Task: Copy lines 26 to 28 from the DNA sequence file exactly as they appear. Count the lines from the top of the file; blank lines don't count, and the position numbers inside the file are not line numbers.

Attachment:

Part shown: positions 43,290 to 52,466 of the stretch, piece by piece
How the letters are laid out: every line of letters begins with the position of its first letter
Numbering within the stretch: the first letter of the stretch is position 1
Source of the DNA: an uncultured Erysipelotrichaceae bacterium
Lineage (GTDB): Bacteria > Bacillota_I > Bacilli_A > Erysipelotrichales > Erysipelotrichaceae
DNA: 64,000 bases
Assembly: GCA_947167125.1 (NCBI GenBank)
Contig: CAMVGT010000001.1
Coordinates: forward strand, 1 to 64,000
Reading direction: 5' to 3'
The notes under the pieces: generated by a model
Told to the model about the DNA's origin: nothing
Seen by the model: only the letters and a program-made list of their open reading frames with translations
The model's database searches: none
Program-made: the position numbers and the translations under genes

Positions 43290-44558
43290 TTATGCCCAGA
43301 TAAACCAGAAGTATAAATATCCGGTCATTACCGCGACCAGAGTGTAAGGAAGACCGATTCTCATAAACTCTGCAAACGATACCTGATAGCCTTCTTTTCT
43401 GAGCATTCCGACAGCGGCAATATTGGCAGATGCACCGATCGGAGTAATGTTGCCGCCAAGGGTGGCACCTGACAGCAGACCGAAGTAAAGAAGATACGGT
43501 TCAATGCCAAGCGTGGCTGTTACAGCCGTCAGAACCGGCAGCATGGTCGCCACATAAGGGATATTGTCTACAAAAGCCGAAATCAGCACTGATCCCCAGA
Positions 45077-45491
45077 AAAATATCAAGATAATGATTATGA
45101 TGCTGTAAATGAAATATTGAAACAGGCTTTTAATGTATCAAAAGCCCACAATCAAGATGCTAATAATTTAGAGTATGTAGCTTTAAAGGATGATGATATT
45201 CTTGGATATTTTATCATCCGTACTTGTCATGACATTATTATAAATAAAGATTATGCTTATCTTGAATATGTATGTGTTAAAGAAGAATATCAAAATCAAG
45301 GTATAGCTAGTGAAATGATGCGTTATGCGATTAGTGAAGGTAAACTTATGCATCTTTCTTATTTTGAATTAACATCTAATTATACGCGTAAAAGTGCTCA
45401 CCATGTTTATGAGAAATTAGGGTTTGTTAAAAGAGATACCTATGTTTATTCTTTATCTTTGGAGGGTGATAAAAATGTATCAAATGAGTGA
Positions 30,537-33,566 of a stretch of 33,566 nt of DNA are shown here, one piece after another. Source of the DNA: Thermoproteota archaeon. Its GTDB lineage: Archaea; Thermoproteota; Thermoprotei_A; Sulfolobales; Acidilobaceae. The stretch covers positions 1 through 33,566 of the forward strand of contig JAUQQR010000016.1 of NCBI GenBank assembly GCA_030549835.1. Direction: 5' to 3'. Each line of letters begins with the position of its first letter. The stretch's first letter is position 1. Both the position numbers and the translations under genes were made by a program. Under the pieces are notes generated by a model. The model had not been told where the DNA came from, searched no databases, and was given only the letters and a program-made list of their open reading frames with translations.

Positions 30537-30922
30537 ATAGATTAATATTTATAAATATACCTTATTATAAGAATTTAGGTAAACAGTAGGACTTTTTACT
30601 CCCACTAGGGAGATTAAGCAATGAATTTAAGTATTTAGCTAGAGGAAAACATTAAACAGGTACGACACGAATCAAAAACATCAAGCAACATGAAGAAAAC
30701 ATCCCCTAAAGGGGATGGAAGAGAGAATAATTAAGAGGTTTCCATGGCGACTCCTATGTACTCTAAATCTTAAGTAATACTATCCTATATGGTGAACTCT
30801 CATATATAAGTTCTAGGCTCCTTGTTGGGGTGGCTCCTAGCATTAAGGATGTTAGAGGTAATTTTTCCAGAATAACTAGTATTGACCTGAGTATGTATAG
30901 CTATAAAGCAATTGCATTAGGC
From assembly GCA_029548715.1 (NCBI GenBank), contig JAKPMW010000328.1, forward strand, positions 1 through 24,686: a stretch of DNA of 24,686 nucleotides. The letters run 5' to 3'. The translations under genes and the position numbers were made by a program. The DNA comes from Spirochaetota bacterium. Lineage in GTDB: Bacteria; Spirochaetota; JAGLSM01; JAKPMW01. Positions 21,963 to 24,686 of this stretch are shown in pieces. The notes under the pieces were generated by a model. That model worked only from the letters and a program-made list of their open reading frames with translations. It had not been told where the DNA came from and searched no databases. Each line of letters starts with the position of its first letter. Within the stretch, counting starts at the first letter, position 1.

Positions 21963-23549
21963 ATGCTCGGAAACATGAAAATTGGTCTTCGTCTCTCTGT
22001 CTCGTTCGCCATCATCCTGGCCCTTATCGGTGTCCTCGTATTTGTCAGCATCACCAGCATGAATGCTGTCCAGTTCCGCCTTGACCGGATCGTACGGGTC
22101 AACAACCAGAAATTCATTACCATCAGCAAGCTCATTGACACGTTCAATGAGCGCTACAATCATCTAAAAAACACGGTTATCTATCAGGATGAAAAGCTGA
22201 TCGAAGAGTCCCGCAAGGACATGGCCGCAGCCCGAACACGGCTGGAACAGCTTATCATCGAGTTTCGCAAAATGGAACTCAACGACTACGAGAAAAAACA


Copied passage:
45401 CCATGTTTATGAGAAATTAGGGTTTGTTAAAAGAGATACCTATGTTTATTCTTTATCTTTGGAGGGTGATAAAAATGTATCAAATGAGTGA
Positions 30,537-33,566 of a stretch of 33,566 nt of DNA are shown here, one piece after another. Source of the DNA: Thermoproteota archaeon. Its GTDB lineage: Archaea; Thermoproteota; Thermoprotei_A; Sulfolobales; Acidilobaceae. The stretch covers positions 1 through 33,566 of the forward strand of contig JAUQQR010000016.1 of NCBI GenBank assembly GCA_030549835.1. Direction: 5' to 3'. Each line of letters begins with the position of its first letter. The stretch's first letter is position 1. Both the position numbers and the translations under genes were made by a program. Under the pieces are notes generated by a model. The model had not been told where the DNA came from, searched no databases, and was given only the letters and a program-made list of their open reading frames with translations.

Positions 30537-30922